Archive for October 17th, 2006

Not a stellar debut for the Caracas-Tuy train on the first day.

October 17, 2006
A picture named 1-Tuy.jpg

It was not a stellar debut for the Tuy Caracas train in its first day of operation as witnessed by the long lines in the picture. Unfortunately the 5 AM train left at 5:20 AM and the 5:20 AM train did not leave until 6:50 AM. At 9 AM the gate was closed and thousands in line were turned back so that wor could continue on the line and the stations. Official figures say that 17,000 people used the system both ways on its first day, but many were angered by the shutdown after such long lines, since they had to go to the bus terminal and get into their usual line. Many got to work late in Caracas.

Not exactly the best adverstising for a Government that has built very few public works and most, like the Tuy-Caracas train, had been planned and designed even before Chavez got to power. Hopefully the bugs will be ironed out, but I can still remember when the Caracas Metro was first inaugurated that most people were amazed at how efficient and well it worked. But hey! Those were the days of the terrible IVth. Republic so I must be violating some law by saying this.

The cynical attitude towards freedom of speech in the silly revolution

October 17, 2006


The recent
tale of IVIC,
persecuting
Physicist
Claudio Mendoza for writing an opinion article under his own name
and using his right to free speech, contrasts with another case, which Chavez
and his Government turned into a free speech issue, but was simply an academic
issue.


In 2002,
Felipe Perez (who later became Minister of Planning) was under contract at
IESA, Venezuela’s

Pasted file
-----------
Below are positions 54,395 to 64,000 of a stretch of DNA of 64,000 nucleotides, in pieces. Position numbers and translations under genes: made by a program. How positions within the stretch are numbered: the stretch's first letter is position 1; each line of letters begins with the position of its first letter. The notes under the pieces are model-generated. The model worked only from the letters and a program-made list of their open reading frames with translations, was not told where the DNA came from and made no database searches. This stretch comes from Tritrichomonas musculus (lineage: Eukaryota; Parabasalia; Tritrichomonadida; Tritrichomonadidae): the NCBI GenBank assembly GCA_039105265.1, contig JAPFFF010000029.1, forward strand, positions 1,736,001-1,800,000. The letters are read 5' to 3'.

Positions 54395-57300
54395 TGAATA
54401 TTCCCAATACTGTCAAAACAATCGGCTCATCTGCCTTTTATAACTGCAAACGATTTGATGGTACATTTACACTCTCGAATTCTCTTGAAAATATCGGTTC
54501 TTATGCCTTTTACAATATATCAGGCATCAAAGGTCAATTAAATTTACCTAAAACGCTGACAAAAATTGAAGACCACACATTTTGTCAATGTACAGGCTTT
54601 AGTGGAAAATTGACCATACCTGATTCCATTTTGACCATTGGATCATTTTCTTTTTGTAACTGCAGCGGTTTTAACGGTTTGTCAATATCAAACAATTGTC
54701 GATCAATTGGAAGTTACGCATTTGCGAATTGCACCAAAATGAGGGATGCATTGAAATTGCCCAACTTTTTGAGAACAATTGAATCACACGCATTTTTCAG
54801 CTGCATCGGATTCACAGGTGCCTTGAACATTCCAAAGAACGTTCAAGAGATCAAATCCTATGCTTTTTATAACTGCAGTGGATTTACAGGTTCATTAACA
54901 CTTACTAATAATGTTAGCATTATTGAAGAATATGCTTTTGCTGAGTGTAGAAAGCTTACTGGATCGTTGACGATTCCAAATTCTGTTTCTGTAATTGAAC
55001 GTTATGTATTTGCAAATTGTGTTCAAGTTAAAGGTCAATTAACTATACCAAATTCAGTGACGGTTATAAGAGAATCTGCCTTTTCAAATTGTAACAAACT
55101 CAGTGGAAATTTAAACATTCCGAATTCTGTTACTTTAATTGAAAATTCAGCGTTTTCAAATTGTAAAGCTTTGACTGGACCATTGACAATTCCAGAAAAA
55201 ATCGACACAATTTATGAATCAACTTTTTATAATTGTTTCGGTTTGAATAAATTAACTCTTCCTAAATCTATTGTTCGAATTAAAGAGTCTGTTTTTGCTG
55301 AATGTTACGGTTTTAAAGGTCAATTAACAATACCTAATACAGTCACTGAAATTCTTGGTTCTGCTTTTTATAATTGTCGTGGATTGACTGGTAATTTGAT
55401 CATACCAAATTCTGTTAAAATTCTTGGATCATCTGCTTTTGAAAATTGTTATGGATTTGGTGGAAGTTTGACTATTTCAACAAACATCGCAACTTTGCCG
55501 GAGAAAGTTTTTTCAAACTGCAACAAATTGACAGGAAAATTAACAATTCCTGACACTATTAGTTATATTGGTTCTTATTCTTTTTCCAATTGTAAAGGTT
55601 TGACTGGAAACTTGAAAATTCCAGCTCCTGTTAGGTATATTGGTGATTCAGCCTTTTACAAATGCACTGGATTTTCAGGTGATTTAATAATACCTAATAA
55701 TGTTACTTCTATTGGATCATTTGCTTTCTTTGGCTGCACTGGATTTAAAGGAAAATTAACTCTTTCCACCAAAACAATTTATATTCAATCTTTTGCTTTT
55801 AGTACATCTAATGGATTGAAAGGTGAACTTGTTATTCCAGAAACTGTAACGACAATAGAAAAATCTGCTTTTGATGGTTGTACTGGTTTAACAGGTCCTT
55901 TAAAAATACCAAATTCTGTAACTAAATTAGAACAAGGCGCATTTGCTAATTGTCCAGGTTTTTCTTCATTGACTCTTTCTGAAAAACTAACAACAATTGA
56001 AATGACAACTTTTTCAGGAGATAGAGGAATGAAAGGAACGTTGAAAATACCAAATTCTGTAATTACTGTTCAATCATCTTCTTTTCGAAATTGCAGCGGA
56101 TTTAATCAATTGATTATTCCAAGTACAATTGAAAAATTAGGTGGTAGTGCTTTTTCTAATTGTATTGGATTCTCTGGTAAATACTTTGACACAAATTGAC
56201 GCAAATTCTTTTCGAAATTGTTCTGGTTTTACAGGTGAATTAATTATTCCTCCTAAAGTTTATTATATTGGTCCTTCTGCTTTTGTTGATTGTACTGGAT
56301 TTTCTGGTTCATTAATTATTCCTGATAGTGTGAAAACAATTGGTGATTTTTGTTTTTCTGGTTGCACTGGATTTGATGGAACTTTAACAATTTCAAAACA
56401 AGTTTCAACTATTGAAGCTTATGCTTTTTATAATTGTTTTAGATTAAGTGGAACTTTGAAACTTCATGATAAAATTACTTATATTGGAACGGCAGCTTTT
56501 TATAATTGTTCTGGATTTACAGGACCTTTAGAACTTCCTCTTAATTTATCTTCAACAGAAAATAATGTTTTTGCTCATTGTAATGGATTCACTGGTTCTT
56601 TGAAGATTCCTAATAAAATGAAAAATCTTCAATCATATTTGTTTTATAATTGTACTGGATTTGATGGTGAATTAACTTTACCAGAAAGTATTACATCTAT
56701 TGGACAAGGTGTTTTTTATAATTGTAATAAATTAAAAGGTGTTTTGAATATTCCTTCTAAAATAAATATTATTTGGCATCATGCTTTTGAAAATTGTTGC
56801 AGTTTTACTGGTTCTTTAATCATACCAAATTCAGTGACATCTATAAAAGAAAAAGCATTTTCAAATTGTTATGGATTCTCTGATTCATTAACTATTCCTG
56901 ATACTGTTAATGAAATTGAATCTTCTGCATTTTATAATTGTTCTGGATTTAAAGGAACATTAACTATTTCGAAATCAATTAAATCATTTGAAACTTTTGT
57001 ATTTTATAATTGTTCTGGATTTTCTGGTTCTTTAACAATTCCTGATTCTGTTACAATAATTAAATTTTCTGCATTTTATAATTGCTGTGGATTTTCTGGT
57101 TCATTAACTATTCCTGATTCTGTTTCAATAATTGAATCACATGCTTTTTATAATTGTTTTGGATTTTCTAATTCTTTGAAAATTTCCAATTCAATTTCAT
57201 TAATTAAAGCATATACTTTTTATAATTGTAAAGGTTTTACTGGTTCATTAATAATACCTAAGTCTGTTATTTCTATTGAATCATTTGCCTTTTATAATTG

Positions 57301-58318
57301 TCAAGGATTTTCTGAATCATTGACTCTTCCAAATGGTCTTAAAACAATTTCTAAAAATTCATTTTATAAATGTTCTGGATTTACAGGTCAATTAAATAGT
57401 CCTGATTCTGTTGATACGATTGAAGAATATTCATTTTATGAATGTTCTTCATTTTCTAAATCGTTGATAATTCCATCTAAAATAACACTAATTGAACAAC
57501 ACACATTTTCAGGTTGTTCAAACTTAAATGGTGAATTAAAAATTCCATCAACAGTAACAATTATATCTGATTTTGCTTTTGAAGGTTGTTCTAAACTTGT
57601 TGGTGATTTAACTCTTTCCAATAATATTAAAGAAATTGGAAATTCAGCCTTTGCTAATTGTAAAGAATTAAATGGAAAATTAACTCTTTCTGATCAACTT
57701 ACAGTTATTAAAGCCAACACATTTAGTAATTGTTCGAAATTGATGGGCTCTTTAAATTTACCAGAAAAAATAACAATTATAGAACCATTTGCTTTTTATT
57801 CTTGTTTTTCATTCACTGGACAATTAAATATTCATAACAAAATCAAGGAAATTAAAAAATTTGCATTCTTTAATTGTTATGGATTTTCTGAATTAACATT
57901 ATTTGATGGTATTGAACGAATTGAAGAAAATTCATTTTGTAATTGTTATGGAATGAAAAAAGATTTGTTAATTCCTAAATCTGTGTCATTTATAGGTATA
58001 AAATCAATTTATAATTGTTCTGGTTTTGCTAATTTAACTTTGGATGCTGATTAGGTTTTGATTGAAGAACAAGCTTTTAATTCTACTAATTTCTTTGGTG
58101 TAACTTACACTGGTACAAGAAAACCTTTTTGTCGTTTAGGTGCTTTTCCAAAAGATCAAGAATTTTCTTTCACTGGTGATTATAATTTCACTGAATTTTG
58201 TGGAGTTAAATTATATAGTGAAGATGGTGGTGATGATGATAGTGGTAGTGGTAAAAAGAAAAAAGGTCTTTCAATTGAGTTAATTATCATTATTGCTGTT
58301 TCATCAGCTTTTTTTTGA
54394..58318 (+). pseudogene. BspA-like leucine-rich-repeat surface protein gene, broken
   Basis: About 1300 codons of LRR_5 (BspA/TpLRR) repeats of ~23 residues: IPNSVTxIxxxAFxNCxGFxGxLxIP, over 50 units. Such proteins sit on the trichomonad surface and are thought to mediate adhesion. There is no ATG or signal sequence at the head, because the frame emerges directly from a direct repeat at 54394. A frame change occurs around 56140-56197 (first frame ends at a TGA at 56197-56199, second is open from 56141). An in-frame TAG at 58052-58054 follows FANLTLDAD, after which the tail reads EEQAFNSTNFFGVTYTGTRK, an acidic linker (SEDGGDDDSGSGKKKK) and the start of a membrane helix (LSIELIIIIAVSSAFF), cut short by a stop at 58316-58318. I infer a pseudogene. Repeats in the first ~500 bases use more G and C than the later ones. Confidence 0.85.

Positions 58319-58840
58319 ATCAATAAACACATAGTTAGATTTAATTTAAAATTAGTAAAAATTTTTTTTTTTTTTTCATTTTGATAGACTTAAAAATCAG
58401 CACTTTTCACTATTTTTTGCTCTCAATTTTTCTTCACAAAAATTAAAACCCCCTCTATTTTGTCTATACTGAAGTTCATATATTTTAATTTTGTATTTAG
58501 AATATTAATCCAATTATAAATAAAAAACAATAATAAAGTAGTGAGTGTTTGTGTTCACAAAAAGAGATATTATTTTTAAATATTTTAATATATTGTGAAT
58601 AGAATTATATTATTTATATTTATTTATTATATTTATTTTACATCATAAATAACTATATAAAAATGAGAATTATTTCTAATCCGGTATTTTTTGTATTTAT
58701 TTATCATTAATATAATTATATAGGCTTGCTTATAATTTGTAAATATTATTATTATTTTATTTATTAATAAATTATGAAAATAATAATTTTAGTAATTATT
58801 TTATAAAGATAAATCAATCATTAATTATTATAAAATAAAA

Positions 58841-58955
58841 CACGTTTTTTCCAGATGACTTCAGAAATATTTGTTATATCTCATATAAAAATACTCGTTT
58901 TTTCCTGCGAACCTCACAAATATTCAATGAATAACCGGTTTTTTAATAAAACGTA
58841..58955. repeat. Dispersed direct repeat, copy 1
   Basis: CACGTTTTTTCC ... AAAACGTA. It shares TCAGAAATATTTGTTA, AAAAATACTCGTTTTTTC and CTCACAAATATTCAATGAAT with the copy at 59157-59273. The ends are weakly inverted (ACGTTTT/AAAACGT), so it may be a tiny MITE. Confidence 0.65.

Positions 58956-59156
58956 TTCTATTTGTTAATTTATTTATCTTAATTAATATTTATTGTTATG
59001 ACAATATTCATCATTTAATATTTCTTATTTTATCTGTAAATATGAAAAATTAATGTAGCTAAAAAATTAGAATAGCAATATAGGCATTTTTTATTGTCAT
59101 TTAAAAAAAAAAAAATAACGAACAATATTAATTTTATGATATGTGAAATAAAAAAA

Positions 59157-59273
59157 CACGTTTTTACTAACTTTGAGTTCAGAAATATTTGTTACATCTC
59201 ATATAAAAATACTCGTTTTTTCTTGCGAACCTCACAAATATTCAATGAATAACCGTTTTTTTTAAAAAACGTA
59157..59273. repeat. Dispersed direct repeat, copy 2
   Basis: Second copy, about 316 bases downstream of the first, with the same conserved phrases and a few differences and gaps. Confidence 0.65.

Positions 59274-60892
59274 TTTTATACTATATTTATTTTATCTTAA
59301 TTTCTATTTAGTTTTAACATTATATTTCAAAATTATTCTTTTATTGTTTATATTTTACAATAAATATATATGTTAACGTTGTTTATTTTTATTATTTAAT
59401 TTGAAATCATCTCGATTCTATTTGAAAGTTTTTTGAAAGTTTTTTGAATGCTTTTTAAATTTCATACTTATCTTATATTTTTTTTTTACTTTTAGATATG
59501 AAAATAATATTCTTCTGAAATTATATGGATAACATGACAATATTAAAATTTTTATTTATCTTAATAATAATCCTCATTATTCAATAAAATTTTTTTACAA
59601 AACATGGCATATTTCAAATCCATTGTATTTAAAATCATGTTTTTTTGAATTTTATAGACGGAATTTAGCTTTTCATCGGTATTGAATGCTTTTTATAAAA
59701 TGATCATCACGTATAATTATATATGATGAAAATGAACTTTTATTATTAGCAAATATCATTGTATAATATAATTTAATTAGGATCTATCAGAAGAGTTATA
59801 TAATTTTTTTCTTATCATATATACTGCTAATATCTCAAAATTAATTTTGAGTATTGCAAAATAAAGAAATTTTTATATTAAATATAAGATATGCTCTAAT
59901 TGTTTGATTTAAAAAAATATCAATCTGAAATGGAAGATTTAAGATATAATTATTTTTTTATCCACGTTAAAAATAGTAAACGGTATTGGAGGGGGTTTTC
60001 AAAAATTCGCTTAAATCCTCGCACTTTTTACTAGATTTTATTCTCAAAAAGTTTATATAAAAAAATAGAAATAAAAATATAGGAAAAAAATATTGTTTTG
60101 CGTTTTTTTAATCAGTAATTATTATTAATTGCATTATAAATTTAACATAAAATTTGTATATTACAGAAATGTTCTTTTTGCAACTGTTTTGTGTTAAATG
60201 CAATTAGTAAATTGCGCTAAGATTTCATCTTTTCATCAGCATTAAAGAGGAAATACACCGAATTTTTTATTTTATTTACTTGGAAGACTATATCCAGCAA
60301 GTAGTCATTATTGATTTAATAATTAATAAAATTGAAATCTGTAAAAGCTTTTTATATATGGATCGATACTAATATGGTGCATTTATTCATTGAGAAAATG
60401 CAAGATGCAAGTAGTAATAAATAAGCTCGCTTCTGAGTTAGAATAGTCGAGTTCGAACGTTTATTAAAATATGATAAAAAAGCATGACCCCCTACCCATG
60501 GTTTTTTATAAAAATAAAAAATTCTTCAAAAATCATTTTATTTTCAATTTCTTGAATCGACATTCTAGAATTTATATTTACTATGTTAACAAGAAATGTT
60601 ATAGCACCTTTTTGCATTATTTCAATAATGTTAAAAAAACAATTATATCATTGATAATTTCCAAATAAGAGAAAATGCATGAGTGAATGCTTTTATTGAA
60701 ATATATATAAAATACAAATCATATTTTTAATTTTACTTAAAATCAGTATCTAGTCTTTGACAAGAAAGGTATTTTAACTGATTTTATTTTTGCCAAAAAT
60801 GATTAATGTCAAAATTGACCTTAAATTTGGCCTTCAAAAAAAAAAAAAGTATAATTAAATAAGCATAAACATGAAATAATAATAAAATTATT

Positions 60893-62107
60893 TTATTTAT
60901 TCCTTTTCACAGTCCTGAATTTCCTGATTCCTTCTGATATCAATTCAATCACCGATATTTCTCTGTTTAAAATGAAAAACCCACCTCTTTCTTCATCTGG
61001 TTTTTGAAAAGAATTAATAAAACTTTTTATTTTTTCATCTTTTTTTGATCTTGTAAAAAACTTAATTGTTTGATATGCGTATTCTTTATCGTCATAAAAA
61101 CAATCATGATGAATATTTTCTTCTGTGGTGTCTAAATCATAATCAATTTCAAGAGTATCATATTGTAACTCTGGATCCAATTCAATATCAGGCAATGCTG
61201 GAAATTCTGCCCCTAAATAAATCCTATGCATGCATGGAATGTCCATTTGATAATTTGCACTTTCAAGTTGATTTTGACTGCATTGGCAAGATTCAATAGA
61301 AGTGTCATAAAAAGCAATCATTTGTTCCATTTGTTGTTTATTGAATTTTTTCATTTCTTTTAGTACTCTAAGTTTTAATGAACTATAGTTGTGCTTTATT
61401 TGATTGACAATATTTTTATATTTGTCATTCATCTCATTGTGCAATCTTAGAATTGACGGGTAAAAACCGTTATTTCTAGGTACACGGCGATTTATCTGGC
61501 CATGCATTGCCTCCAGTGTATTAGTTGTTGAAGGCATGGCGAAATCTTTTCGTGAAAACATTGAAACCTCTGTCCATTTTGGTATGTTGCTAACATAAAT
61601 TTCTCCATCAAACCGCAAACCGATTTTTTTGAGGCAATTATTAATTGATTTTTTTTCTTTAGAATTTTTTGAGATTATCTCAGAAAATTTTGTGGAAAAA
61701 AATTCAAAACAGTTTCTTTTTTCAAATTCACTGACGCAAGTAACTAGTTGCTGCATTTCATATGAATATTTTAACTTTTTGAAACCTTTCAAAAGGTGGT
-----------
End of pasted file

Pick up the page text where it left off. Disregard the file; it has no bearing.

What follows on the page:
premier business school. The way I remember it, he had been in a tenure track
position, but failed to have even close to an adequate level of productivity
while a Professor at IESA for three years. Thus, his contract was not renewed and
he was given a temporary contract until he found a job. Right about that time,
Perez made some statements to the effect that the Government should nationalize
the banking system or something like that and Perez’ contract was not renewed when
it came due.

The
Government made a big issue of this. It used all of its influence on the Board
of IESA, where the Government holds quite a number of positions and eventually
led to the resignations of a number of important figures at IESA, including its
President and the Dean of the Graduate School who felt the Government was
intervening on academic matters and they would not compromise their academic
integrity over the issue.

The
Government simply turned the whole thing into a freedom of speech issue, which
it was not, in contrast to Claudio Mendoza’s case, which it certainly is. The
whole thing was so ridiculous that Chavez in his Sunday Alo Presidente program
actually talked about it and here is what
he said
:

“On
November 15th. this economist made statements making a series of
criticisms about certain private sectors calling them to reflect, specially the
banking system. And I salute my friends the bankers, but we continue to call on
them. I join the call that Felipe Perez is making and IESA can not kick me out”.
Chavez criticized the decision against Perez and congratulated him saying he
wanted to talk to him personally. “I think we have to reivindicate people, I
think it is an abuse of IESA, where they speak of freedom to be critical, and
we should welcome it, but this a call to reflect on it.

As I said,
because Perez was pro-Chavez, IESA was pressured and forced into hiring him
back, forcing the resignation of many of that institutions authorities.

You can be
sure, that if anything, Chavez will celebrate Claudio’s firing from IVIC since I have
information that it was Chavez himself that was behind the letter Dr. Mendoza received.

That is
what cynicism and freedom of speech mean in the stupid revolution.

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